During the 1990s the environmental movement in Brazil, following an international trend, shifted from a “preservationist” to a “conservationist” approach. The key point of this change is that the conservation framework accepts that human activity and use of natural resources is not in principle incompatible with environmental protection, and might even be important means to promote it. This new framework of environmental protection was coupled with (and sometimes even encompassed by) the also emerging framework of sustainable development, proposed as a means to make socioeconomic development environmentally sound and socially inclusive. This integrative strategy fueled the enthusiasm of environmental NGOs, federal and state governments, and international development funding institutions (the World Bank, the Interamerican Development Bank [IDB], and bilateral agencies like US-AID). A variety of programs and projects emerged at national, regional, or local levels, aimed at promoting conservation and sustainable development in rural areas of the country where vulnerable natural environments and human populations (mostly poor, marginal to mainstream politics, economic development, and culture) co-existed. Although programs and projects varied immensely in the types of conservation and development (hereafter C&D) activities they promoted, they shared similar strategies of social mobilization and organization as the central process of implementation at the local level. The key guiding principles driving this strategy were those of what later was to be called empowerment, where inclusiveness and organized active participation at all levels of social, political, and economic processes, were expected to develop or strengthen a new type of citizenry. Empowerment was seen as a process of individual and collective learning supported by investment in human capital and in organizational capacity building.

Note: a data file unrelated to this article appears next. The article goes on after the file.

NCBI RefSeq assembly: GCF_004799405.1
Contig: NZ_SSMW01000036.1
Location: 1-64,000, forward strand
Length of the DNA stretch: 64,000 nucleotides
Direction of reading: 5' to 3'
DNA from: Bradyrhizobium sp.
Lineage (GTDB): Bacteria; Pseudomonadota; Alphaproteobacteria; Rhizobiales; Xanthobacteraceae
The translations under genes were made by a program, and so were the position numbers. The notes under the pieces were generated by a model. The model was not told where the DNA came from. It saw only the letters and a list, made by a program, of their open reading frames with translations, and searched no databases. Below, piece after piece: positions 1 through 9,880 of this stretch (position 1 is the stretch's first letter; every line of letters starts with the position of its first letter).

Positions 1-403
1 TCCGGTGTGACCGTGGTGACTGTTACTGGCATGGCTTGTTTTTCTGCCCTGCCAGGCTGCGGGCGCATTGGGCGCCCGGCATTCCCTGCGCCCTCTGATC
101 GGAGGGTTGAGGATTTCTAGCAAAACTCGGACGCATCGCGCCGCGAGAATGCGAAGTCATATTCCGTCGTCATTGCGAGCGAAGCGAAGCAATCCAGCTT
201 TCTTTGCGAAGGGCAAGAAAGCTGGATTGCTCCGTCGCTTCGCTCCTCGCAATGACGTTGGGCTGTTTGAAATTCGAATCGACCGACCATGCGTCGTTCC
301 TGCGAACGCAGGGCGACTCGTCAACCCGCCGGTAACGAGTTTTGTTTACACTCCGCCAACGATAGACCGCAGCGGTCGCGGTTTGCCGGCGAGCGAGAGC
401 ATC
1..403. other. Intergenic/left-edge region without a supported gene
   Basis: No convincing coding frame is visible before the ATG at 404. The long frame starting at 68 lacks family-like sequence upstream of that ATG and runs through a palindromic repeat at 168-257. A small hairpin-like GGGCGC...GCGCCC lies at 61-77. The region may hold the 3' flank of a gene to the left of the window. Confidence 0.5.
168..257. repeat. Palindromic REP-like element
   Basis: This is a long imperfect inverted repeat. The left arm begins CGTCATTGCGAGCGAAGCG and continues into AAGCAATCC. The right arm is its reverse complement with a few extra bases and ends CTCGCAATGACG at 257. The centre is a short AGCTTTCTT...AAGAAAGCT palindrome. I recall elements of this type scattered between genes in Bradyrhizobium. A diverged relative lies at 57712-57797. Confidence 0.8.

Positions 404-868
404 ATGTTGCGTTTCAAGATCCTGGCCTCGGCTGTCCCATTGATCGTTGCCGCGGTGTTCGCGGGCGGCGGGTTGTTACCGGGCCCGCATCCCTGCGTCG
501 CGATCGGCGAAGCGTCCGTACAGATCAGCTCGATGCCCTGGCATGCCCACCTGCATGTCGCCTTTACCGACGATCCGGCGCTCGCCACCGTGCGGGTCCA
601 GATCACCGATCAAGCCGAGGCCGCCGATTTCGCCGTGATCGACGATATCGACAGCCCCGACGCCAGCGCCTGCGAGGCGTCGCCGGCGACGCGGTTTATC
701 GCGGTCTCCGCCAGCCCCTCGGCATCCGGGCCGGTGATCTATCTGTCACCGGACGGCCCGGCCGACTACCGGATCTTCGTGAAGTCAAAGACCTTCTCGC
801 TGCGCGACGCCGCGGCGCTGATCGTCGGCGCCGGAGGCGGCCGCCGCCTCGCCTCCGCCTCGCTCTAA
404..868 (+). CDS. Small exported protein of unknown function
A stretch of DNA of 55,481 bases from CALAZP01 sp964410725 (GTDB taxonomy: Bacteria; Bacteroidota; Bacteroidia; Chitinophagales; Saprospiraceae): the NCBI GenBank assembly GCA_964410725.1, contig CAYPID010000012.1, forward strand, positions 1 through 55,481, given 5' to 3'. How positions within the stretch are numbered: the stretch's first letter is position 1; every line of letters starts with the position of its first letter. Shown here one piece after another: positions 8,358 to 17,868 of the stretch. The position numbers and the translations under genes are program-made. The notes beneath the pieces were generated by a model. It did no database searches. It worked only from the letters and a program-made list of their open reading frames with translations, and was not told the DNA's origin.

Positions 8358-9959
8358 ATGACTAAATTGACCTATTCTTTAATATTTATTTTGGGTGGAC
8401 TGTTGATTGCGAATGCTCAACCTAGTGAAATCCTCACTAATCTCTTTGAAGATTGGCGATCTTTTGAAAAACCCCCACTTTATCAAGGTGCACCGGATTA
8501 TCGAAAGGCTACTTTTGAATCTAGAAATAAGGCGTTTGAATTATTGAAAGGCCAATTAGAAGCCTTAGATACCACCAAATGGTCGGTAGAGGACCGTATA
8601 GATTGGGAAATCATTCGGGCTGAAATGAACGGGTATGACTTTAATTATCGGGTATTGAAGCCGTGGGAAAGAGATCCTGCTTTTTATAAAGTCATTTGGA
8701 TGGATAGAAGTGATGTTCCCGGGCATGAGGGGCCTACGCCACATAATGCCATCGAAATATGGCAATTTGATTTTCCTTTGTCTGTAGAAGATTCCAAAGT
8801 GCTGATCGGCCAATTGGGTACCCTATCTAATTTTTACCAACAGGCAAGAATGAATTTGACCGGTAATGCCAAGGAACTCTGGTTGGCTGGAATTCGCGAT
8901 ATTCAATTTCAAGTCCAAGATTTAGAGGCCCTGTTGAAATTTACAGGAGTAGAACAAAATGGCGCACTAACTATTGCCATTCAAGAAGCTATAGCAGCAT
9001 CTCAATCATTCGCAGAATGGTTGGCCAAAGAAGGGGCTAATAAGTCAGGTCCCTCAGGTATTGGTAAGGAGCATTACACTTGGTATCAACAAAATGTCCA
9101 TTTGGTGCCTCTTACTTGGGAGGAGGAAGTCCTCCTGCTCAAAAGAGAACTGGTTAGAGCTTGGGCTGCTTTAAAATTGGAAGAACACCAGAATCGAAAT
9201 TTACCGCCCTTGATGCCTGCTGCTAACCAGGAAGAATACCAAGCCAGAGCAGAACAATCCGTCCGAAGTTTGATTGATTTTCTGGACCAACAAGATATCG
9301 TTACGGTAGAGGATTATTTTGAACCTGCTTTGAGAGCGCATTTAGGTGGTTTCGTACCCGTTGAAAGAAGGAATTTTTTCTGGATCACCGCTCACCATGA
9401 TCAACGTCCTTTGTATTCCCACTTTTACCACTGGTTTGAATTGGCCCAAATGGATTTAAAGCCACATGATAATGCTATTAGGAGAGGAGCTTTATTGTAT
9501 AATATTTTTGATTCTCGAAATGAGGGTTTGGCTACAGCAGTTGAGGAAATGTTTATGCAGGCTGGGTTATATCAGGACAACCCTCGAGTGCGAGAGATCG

This movement toward the integration of conservation and sustainable development was not exclusive to Brazil. Countries throughout the world’s tropical belt, where high levels of biodiversity coincide with low socioeconomic development, experienced a similar trend. In the space of half a decade, or even less, C&D programs and projects became the key strategy adopted by environmental NGOs, by a variety of United Nations programs (mostly the United Nations Environment Program and the United Nations Development Program and the Commission for Sustainable Development), national governments (leading to the creation of agencies for environmental protection at various levels of government), and international funding institutions.
Not surprisingly, soon afterward the evaluation of the effectiveness of their results also became a key concern for all those involved, generating a variety of indicators of measurement and methods of monitoring and evaluation. Most evaluations and analyses have focused on the impacts of programs and projects in terms of their intended conservation and development objectives, with impacts in terms of social organization receiving attention in a more mechanistic fashion; that is, usually limited to the verification of quantitative aspects of group formation and participation in various activities (such as workshops, training courses, conferences, etc.) rather than analyzing processual and structural impacts. The lack of critical analysis of impacts on social organization and structure is surprising given that the key strategy that differentiates these C&D programs and projects from previous environmental protection and economic development projects is focused on changing processes of social organization and relations,
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